Transfer data to your new system with care. Business Advisor hed: Movin’ on up dek: transfer data to your new system with care. by Matt Lake
Every morning, Bill had to wind up the pre-Cambrian 500MB hard disk on his nonprofit’s admin computer, shovel in another scuttle of coal, and wait for a head of steam to build up before he could begin his computing day. When the grinding of the hard disk got too scary, he finally plundered petty cash for a new computer , and called me in to figure out what to do next.
The task sounded deceptively simple–get 20 years of records off the old system and onto the new. But if you’ve not done this recently (or ever), you’ll soon find out there are some nasty twists to this process. Luckily, I have honed my data-transfer technique to production-line efficiency–and this is the approach I took with Bill’s machines.
Make a new start
Instead of moving what you don’t need onto a new system, sweep away the clutter before moving. That doesn’t mean tossing your data–though it usually means leaving your software and tossing out a lot of junk. Before you move anything, clear out your browser’s cache and any temporary files. Under Windows 98, this is a one-button process–right-click on your hard drive’s icon, select Properties, and then click on the Disk Cleanup button. Then get rid of BAK and TMP files you don’t need from your document folders–under Start, Find (or Start, Search in Windows Me and later Windows versions), select “*.BAK” and “*.TMP” in succession, and delete the files you find. Then back up your old system completely (at least all of the data) before you migrate anything.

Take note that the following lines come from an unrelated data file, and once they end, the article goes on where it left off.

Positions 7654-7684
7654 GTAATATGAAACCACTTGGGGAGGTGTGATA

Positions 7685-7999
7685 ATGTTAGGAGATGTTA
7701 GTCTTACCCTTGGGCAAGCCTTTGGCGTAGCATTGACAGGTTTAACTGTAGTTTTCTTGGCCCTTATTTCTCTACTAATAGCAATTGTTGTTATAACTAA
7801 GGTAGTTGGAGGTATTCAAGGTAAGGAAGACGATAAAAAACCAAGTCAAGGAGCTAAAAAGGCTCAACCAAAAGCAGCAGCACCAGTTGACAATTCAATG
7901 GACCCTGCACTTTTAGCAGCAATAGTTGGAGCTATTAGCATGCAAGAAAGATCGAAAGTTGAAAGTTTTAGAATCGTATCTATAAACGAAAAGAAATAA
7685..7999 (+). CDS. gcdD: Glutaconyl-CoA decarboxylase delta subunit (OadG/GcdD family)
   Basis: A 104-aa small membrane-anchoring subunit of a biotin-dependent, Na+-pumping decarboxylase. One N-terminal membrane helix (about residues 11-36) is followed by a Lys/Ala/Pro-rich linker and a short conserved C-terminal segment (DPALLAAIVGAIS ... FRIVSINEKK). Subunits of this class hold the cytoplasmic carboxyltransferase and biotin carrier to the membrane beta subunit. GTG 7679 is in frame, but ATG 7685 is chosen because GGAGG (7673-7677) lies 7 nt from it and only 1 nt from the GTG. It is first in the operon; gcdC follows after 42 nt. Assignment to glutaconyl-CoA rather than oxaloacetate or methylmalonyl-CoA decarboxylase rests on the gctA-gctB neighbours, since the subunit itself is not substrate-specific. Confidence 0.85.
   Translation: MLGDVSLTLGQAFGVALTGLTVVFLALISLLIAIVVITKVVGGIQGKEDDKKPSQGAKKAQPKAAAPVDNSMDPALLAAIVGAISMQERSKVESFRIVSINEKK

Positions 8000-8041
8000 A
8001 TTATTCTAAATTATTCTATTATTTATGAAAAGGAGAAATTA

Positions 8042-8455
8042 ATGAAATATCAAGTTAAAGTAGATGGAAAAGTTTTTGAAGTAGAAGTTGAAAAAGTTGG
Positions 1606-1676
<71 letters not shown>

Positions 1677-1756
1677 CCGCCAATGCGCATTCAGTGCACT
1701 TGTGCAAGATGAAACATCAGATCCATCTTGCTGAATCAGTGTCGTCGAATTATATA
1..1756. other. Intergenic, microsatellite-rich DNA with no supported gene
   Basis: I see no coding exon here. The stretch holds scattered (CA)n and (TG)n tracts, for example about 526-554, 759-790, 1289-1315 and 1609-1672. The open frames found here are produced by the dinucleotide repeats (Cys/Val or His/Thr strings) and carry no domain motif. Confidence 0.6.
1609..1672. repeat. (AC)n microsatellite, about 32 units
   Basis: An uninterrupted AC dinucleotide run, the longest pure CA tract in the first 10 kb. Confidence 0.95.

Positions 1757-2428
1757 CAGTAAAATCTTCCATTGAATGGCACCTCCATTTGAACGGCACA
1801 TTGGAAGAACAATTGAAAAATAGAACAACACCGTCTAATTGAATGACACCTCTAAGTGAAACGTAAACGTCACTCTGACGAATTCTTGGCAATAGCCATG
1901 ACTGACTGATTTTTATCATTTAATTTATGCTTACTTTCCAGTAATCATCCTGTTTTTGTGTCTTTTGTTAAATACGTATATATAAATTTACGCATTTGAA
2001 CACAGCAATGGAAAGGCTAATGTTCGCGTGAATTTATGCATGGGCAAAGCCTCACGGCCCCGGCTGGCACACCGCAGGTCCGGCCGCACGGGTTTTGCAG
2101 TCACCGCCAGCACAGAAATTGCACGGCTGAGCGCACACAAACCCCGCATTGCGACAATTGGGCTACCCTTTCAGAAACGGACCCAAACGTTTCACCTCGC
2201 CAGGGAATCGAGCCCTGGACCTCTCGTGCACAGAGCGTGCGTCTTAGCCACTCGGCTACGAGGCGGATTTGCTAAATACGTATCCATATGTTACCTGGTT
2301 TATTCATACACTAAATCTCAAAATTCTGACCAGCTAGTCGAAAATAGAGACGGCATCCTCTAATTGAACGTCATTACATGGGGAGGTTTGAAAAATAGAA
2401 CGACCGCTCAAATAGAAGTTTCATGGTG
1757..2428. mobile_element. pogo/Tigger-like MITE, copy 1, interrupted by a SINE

Decide how you’ll transfer
If your computers are networked, you’re in luck-you can hook the new computer up to the network and just drag over the files from the old to the new. (We’ll go into which files to drag later.)
If you’re not networked, pick a mass-data transport medium. CD-R drives are good, if your old system has one. That will provide more than 600MB of portable storage in a format that most new systems can read without any additional hardware. A slower but still sound alternative is an external storage device–a portable CD-RW drive such as HP’s USB-connected CD-Writer 8230e (reviewed in this column in March 2001 >www.computeruser.com/articles/ 2003,5,14,1,0301,01.html